Jonathon Shafi surveys the increase in workplace militancy in Scotland and around the world, arguing a window of opportunity has been created for advances. The state and employers, however, also have strategies to curtail the fightback. A version of this article first appeared at The Herald.
After touching down from his first space adventure, billionaire Jeff Bezos drew substantial backlash when he said the following at the post-flight press conference: “I also want to thank every Amazon employee and every Amazon customer because you guys paid for this.” Little wonder. Amazon is known for its union busting, low wages, inhumane conditions and exploitative practices. That Bezos rides his rocket into space on the back of an army of low paid workers seems to capture the essence of capitalism. Despite the rhetoric of “building back better” the likes of Bezos have seen their wealth grow throughout the pandemic. American billionaires saw their net worth increase by more than a trillion dollars. Meanwhile, the experience of working-class Americans has been of rising poverty and instability.
Yet Bezos is correct in what he says. It is an often-mystified truth that it is the working class who create wealth, make the products and deliver the services. It is the working class upon which the lives and indulgences of the super-rich are based. And as we have all seen during the last year, it is the working class who keep society going during a crisis. Workers run the food distribution systems, the hospitals and the delivery networks. Now there is a feeling that leverage is on their side – and demands are being made.
As of May of this year, trade union membership in the UK had risen by around 120,000. Between 2015 and today, trade unions have grown at their most sustained rate since the 1970s. New unions and workplace campaigns are appearing too. Deliveroo drivers are organising. Fast food workers in the US are rebelling. Fed Ex workers in France have taken strike action after a derisory pay offer. Spanish steel workers have taken strike action after losing substantial sums of money and cuts to hours during the pandemic while company profits soared. Refuse workers in the UK are fighting – and winning – strike campaigns for better wages. And lorry drivers are planning action too. It would be mistaken to exaggerate. But something is beginning to stir.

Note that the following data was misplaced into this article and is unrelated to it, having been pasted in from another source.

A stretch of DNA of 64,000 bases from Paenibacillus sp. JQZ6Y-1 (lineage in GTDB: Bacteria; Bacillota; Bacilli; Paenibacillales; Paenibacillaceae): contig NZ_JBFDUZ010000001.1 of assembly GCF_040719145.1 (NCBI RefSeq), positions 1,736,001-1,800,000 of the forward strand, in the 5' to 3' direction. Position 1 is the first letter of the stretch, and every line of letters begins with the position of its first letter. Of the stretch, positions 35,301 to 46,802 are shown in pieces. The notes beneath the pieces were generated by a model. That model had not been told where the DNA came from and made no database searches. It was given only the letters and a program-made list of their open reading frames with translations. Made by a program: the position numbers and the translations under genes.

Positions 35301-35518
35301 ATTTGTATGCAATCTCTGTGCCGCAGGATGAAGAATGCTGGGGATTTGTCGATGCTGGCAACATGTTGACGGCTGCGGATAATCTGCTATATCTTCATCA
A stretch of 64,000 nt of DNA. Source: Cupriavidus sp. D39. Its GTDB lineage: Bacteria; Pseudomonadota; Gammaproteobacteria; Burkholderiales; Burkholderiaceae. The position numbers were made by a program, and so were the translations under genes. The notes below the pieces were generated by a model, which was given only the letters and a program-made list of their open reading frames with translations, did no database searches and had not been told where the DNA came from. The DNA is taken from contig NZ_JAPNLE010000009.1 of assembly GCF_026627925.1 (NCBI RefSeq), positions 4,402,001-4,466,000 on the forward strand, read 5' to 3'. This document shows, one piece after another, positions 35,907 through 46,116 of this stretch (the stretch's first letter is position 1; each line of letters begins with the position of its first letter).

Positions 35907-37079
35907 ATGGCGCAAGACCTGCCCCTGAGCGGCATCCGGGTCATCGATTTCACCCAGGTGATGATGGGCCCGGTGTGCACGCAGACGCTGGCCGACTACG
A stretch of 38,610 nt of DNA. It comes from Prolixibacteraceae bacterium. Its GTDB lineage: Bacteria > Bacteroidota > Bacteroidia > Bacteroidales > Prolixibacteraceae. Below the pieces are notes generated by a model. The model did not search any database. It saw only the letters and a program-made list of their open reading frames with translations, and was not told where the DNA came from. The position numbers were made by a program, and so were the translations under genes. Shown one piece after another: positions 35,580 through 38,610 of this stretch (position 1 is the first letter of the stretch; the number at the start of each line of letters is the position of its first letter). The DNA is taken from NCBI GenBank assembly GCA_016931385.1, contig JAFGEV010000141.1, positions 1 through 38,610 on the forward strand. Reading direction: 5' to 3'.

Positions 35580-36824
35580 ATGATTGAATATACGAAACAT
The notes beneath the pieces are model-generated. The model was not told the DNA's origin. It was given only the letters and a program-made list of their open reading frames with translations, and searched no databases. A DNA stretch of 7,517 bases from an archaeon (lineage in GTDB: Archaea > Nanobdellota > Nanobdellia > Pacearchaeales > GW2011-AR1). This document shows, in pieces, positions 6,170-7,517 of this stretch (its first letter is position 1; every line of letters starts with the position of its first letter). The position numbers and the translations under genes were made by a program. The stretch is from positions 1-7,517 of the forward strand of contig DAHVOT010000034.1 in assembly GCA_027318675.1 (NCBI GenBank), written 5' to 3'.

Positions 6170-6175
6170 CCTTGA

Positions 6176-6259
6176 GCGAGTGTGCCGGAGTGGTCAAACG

It is not just that there has been an up-tick in strikes and union membership. For many, the pandemic has led to a broader re-evaluation of the meaning of work in their lives and about what they expect in return for their labour. Given the high levels of unemployment, you might expect an acquiescence to low pay and conditions. But in lots of ways – and this is a developing process – we are seeing some disruption to this logic.
Rather than a clamour for jobs companies are reporting labour shortages. As the Financial Times reports on the situation in the US: “…companies are desperate to hire staff as continuing fears about the pandemic, a lack of childcare, and a temporary expansion of unemployment benefits have kept many workers on the side-lines. That means people looking for work hold more bargaining power with prospective employers than they have in decades.”